I’ve spent a lot of my life worrying, and as Mark Twain says ‘most of it never happens’.  However, this seems to be something that I do naturally.  I used to think that it would stop bad things from happening, and worrying probably does make you think things through and be more prepared, but unfortunately it’s not going to stop bad things from occurring.  Checking your school backpack multiple times, or even my case or backpack for this holiday, isn’t going to make the things you’ve packed disappear! If you forget something, you can buy it! People will still die, get injured, ill etc.  If you think about what is going on in the world now: someone is taking their last breath, someone their first, someone might be falling in love, or getting married, whilst another discovers someone has had an affair, or that they need to divorce.  So many different things are happening to people all the time.

    I’ve read a couple of articles lately (I think on LinkedIn) that refer to looking for a job as being similar to dating.  I am wondering if I’m not that proficient in either.  I certainly shy away from the dating side of things! However, feedback on my interview skills has been positive, so perhaps I should investigate dating in 2018! I feel that I need to sort the job situation out first – but you never know what life is going to throw at you!

    Having time has meant I’ve been able to read widely: be it books or relevant articles as well as join interesting seminars and I’ve undertaken online courses.  Another thing I’ve re-learnt about me, is that I love to learn! So I then wonder if I’d enjoy being a researcher or even an archivist.  I remember reading an article on a BA flight in their in-house magazine about Iron Mountain.  A quick Google search brings up an article for you if you are interested.  Basically there are loads of priceless artefacts in there which amazes me! Recently President Trump has released some of the JFK files.  I remember watching a film, probably the Kevin Costner one, and feeling inspired to go to the States and find out the truth.  Of course, I’ve not done that, but it would be fascinating to uncover something in those papers.  I suppose I can relate this to using data to find something out to help a business too.

    The winter nights are drawing in, I’m sure I have SAD but have never been diagnosed.  So I think it’s time to relax and watching some telly before my yoga class.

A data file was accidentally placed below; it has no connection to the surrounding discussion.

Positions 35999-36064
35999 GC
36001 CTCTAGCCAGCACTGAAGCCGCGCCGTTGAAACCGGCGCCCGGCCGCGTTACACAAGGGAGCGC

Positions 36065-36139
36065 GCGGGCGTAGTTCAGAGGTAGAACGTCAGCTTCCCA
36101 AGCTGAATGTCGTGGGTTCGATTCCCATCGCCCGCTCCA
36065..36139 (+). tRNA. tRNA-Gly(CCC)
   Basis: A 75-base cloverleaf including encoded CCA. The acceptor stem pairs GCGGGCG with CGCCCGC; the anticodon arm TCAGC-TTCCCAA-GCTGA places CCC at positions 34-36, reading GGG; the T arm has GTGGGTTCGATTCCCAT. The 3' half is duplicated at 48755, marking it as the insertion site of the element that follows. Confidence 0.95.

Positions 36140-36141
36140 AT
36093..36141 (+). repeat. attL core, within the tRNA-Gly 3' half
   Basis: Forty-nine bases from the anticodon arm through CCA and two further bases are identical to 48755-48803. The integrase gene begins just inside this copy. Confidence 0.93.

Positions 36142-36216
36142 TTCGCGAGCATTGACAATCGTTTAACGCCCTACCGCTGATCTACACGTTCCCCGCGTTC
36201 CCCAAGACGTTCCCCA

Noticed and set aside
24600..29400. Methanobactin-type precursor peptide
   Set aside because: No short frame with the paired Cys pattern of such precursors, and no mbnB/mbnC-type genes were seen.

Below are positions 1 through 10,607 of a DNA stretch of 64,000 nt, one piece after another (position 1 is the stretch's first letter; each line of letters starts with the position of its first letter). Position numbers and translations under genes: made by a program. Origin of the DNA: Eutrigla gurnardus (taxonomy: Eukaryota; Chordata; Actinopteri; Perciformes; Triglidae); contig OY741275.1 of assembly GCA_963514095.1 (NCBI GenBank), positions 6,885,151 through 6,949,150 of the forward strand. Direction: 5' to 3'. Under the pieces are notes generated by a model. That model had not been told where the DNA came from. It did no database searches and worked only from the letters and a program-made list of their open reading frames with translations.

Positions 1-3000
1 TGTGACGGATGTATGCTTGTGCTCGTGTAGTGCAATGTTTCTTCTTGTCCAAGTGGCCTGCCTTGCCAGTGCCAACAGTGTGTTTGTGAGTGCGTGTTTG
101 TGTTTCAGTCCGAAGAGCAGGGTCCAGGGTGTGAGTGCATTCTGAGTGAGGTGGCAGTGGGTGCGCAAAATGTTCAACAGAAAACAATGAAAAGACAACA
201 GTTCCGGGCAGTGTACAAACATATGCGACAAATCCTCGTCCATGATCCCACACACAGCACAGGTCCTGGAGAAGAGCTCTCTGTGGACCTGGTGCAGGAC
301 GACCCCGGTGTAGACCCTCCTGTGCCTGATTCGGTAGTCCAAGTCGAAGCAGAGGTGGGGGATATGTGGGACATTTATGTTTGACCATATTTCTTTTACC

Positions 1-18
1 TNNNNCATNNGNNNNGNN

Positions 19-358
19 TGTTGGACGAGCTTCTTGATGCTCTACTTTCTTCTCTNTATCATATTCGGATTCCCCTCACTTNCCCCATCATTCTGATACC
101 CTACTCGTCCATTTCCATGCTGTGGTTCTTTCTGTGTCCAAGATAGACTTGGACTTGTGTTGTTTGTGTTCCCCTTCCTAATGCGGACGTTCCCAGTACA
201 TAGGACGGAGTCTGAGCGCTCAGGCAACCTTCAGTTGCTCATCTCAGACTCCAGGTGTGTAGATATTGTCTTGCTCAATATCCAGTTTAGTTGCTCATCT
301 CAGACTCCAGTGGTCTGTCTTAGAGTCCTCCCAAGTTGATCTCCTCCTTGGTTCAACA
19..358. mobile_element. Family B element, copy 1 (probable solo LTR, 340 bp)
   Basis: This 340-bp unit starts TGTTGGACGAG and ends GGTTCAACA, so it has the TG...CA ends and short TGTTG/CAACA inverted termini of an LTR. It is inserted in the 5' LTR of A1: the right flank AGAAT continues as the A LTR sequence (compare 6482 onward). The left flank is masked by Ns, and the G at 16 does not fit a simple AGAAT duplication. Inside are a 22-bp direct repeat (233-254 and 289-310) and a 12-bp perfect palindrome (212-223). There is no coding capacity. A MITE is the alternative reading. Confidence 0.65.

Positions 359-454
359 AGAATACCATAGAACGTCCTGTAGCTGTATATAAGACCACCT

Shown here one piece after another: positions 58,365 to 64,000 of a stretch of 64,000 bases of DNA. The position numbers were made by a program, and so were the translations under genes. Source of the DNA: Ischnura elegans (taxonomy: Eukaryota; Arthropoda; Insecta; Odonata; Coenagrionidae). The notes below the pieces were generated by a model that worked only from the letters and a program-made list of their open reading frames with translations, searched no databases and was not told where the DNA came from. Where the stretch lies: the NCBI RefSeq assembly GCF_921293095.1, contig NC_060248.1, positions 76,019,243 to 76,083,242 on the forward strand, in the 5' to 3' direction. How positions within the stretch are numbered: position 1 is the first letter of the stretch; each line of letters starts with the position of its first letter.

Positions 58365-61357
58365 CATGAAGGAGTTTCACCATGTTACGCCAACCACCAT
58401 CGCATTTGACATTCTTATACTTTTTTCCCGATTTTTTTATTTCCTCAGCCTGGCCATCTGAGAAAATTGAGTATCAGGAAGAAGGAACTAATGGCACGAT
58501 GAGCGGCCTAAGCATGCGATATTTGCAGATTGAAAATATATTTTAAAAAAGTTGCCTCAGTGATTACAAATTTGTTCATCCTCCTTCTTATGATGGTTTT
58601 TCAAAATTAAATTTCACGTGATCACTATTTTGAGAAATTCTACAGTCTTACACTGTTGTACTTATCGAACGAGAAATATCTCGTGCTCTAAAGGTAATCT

Enjoy today.

  9. The fear of death follows from the fear of life #MarkTwain #EnjoyToday

    Mark Twain once said that ‘the fear of death follows from the fear of life. A man who lives fully is prepared to die at any time’.

    I chose a quote from Mark Twain to put on Twitter today because I’m related to him and maybe because of that, always wanted to be a writer. I’ve flitted with the idea of doing many things over the years: being a teacher, something to do with sport, being a full-time mother (I’m none of those things). I ended up starting work after A-levels and moving quite naturally into accounting and then analytics.

    I do feel that I fear death and that I live life quite quietly. I am an introvert and do like to take time to recuperate from the outside world, but others might see this as a waste of life. I especially struggle at this time of year, and wonder if I have SAD. I’ve travelled a lot and go to lots of events that I want to go to. In 2017, I was given the chance to take some time out in what would have been my twentieth year of work. I felt that life was passing by too quickly and I wanted to reassess what I wanted from it.

    Naturally this can lead to spiralling thoughts and emotions, but ultimately everything ends at death. I have perhaps become too morbid too quickly, however the older you get, the closer death gets to you. You assume you will live to a good age, but actually there are no guarantees in anything. That scares me as I like routine, organisation and feeling in control. However, we aren’t really in control of anything.

    I recently found a website where you can see how long you have been alive via many different metrics http://www.howlonghaveibeenalivefor.com. I thought it was quite interesting (that could be the analyst in me!). There have been articles in the news about ways to find out how long you have left, but would you want to know? Would you make different decisions if you were aware of your fate? Or are you better off not knowing and taking opportunities as they arise? Though if we wait around, then time passes by before we realise and it’s easy to procrastinate and then nothing gets done.  Someone once asked me to imagine I was an 80 year-old sitting in my rocking chair, and what I’d want to say about my life.

    I’ve been off work for seven months now, and have mainly been enjoying the time. However, despite having perceivably ‘all the time in the world’ to do things, I still find that I put myself under pressure to enjoy the time off as I probably won’t get it again.  I’ve used the time to do a lot of trips away, write, think about who I am, study up on some topics of interest to me and my job etc.

    I plan to use this blog to explain how I’ve felt as I go through this change journey, as I hope it might help others who are facing similar questions.